BALTIMORE (WJZ) — Pulling good news out of a troubled Chesapeake Bay doesn’t happen every day.
But Alex DeMetrick reports it’s turning up, at least for now, on the half-shell.
They’ve been doing this since 1939: the annual survey of oysters in Maryland’s part of the bay.
And for the past 28 years, DNR scientists have been focusing on survival rates. That’s because loss of habitat and diseases fatal to oysters have ravaged the population.
But results from the most recent survey bring promising news.
“We have had the best survival rate since we began measuring survival in 1985,” said Mike Naylor, Department of Natural Resources.
The survey found a 93 percent survival rate for oysters. It also found the number of oysters is up for the second year in a row, making it the highest population since 1999.
“This is excellent news. Having more oysters out there now means oyster reproduction can be even better this summer,” said Naylor.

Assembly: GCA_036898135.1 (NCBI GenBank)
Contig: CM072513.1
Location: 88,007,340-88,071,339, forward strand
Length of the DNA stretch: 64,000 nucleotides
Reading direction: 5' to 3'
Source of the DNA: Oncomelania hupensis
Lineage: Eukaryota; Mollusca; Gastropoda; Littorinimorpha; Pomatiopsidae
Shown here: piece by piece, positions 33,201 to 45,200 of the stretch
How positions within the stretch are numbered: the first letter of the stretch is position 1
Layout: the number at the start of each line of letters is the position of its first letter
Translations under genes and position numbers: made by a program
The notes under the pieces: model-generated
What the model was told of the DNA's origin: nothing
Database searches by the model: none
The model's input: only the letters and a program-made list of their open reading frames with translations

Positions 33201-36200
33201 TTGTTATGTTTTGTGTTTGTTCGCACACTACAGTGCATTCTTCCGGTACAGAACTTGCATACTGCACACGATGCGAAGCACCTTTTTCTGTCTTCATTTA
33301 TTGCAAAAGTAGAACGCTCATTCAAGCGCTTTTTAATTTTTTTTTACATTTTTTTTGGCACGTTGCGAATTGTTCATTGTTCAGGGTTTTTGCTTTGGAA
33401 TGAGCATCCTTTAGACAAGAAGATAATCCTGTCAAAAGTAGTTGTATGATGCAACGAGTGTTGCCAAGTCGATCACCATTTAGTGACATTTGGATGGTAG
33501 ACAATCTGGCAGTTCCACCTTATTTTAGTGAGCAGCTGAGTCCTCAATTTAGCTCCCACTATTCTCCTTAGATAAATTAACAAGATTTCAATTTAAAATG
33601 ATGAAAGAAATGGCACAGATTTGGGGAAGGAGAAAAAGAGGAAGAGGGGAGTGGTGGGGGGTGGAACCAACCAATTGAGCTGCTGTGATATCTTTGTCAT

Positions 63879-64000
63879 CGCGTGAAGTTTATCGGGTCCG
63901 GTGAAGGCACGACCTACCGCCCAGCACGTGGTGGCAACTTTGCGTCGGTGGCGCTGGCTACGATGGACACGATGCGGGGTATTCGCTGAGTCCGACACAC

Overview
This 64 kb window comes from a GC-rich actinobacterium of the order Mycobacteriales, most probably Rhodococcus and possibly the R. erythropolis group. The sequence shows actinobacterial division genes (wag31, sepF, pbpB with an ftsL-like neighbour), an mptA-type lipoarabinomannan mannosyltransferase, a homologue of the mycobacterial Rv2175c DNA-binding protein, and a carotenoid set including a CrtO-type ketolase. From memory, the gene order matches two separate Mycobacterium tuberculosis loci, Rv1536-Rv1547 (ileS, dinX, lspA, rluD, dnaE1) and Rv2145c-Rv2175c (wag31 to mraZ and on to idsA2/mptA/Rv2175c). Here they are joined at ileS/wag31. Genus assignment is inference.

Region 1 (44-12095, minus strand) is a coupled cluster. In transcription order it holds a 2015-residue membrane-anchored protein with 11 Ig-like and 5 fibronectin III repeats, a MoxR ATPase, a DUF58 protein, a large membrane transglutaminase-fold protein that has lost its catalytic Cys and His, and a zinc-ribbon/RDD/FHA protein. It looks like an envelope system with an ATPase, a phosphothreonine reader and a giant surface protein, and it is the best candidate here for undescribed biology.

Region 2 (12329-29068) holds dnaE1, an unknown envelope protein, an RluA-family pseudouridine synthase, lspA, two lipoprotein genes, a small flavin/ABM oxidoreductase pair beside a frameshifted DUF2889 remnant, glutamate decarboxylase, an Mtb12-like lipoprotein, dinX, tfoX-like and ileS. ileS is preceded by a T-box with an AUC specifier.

Baby oysters called spat set on other oyster shells. And for the past few years, watermen have been seeing signs of a rebound.
“There’s a lot of young oysters from last year’s set, and hopefully the disease doesn’t affect them and they grow up,” said John Orme, waterman.
The numbers aren’t just good news for oysters. Watermen saw their catch triple this past season from 100,000 bushels last year to 300,000 bushels.
Weather is a big reason oysters are currently doing better. In years of severe drought, the bay turns saltier, triggering the diseases that can wipe out oysters.